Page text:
Purposeful rounding and improved patient care: An evaluation of nurses’ and nursing assistants’ perceptions of purposeful rounding and intervention to improve practice
Review TypeFaculty Approved: Degree-based Submission
Repository Posting Date2020-09-03T18:44:05Z
Author DetailsBernadine Ihediohanma, BSN, DNP - FNP, RN (Student) and Valerie Anderson, DNP, FNP, APRN-C
Lead Author Sigma AffliationTau Tau
Lead Author AffliationNebraska Methodist College, Omaha, Nebraska, USA
TypeDNP Capstone Project
Level of EvidenceQuality Improvement
Research ApproachQuantitative Research
KeywordsNurses' Perceptions; Rounding; Purposeful Rounding; Patient Outcomes; Hourly Rounding; Nursing Assistants
Purposeful rounding has gained acceptance in academic literature regarding its clinical benefits in patient optimal outcomes. A Mid-Atlantic regional hospital implemented hourly rounding a few years ago, but it has not been successfully sustained. Hospital administrators desired to improve practice with consistent implementation. The purpose of this project was to implement a structured purposeful rounding intervention on a medical-surgical inpatient unit aimed to improve nurses’ and nursing assistants’ perceptions of purposeful rounding, thereby decreasing patient fall rates, and improving patient satisfaction. A process improvement initiative was implemented. A baseline organizational assessment was completed on a 30-bed medical-surgical unit of the hospital. The assessment findings led to a focused educational session designed to promote establishment of a structured purposeful rounding that incorporated time management. Due to the severe acute respiratory syndrome coronavirus 2 (SARS-CoV-2) pandemic and census restructuring on the initial host unit, implementation was completed in a comparable unit of same structure staffed by the same personnel. A pre survey involving 24 participants and a post survey involving 29 participants were conducted. A difference between the sample mean of the baseline assessment survey and the sample mean of the post intervention survey was 0.15 for nurse respondents and 0.27 for nursing assistant respondents. A Welch two sample t-test, two-sample t (50) = 2.1, p = .04 demonstrated a statistically significant difference between the two sample means. A confidence interval and a population mean were not computed due to small sample size. Implications for future consideration include periodic training and formation of a rounding committee to uphold the practice of hourly rounding.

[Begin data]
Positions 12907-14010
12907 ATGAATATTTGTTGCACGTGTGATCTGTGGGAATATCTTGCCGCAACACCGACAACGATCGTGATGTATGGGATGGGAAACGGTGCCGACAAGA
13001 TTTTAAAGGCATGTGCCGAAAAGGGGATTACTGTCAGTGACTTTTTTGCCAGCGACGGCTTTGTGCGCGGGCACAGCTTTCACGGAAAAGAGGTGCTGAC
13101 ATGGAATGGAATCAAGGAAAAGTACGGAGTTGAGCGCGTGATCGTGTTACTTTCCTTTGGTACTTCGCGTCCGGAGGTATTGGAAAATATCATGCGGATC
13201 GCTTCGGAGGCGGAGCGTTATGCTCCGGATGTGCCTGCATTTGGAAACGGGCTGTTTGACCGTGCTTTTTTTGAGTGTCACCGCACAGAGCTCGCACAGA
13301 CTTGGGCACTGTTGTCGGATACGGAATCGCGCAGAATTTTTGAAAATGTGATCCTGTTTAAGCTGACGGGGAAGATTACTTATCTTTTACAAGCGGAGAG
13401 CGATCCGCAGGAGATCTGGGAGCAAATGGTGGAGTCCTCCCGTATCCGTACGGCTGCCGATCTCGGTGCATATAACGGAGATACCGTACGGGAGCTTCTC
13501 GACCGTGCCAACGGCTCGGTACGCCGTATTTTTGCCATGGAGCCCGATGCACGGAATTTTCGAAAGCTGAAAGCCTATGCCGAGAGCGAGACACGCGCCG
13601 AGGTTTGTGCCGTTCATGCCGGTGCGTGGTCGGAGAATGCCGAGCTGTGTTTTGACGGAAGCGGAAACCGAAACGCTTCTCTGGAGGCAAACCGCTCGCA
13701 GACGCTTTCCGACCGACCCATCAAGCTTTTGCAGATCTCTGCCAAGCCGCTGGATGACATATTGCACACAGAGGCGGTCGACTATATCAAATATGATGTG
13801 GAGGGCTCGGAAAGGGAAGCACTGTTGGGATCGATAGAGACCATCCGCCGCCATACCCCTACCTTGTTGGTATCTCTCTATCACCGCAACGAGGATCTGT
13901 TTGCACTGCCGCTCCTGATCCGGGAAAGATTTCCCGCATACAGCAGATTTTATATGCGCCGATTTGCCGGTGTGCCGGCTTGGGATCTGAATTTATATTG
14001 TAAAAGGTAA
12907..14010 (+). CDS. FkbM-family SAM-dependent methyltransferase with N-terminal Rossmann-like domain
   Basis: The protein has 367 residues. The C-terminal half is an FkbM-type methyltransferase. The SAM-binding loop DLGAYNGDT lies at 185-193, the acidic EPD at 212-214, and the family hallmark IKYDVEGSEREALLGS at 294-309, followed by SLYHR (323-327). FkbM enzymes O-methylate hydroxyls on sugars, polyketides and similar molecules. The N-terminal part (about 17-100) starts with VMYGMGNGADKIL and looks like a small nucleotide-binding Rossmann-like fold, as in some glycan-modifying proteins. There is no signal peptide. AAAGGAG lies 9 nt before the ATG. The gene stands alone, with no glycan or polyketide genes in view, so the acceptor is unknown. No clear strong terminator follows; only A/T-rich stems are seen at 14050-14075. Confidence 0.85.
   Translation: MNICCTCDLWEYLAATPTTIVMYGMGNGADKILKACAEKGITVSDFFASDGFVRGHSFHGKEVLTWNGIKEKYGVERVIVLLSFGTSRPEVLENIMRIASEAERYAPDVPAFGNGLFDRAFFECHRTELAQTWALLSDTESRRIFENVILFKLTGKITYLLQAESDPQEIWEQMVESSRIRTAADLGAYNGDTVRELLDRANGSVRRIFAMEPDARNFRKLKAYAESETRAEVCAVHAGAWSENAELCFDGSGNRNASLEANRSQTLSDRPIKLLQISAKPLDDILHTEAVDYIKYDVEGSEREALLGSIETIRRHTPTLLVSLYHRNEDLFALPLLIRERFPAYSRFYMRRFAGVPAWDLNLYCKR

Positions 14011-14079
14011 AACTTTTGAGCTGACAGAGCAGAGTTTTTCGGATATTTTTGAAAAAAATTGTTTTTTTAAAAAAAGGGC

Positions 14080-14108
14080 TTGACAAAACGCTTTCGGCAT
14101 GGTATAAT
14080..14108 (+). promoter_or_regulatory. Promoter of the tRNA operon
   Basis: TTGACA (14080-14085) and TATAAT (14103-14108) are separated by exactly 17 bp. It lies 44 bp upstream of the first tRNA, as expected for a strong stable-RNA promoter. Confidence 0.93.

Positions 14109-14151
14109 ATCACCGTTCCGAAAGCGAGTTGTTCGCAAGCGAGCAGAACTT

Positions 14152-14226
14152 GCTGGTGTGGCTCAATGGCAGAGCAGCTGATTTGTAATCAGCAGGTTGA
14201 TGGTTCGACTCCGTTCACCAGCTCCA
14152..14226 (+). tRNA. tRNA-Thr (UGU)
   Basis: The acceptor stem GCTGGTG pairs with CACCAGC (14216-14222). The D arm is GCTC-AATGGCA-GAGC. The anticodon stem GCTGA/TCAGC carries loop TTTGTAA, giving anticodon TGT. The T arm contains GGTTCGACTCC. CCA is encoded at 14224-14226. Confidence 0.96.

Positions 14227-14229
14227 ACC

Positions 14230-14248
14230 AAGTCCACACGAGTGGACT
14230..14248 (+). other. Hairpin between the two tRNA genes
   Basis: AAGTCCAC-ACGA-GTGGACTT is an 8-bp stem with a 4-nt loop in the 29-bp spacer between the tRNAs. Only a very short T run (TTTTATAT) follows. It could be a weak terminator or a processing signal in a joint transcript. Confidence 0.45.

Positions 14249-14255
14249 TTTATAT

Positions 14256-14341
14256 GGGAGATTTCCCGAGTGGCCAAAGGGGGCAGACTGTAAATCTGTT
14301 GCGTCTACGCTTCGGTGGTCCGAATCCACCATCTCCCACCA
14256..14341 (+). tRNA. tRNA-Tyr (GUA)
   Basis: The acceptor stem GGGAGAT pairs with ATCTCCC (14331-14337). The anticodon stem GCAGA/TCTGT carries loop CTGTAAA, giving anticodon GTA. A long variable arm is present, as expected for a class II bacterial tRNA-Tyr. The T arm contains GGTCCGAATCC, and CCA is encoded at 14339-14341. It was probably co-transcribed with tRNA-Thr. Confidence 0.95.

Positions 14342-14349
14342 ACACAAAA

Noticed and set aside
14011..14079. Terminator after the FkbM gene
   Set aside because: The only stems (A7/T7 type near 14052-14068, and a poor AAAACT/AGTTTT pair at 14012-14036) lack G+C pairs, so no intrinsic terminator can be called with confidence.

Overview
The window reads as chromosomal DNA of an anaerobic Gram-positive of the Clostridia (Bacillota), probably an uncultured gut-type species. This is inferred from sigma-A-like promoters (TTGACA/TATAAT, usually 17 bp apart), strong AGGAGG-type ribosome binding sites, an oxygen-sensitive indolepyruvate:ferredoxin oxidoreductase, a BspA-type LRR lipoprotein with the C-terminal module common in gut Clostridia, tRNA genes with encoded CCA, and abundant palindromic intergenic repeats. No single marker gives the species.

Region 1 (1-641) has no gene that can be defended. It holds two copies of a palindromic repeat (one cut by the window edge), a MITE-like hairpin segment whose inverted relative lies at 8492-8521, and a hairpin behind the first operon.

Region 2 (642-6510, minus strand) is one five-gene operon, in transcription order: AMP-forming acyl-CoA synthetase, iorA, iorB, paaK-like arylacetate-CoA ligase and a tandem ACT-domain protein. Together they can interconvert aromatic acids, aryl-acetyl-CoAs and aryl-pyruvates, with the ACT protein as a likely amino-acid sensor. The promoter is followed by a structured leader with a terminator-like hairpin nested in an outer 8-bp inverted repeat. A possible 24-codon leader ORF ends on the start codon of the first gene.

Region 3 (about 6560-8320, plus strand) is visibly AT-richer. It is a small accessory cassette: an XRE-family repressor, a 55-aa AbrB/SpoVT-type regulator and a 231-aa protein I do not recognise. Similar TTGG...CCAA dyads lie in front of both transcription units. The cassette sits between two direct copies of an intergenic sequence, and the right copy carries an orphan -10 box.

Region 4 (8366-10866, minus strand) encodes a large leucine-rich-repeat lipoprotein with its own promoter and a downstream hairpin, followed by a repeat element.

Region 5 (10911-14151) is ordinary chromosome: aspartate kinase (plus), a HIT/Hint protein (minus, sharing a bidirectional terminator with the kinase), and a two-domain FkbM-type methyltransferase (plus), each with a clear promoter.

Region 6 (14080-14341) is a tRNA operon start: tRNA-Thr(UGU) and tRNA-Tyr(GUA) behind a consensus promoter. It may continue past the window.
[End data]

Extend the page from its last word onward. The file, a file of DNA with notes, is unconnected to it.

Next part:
Degree GrantorNebraska Methodist College
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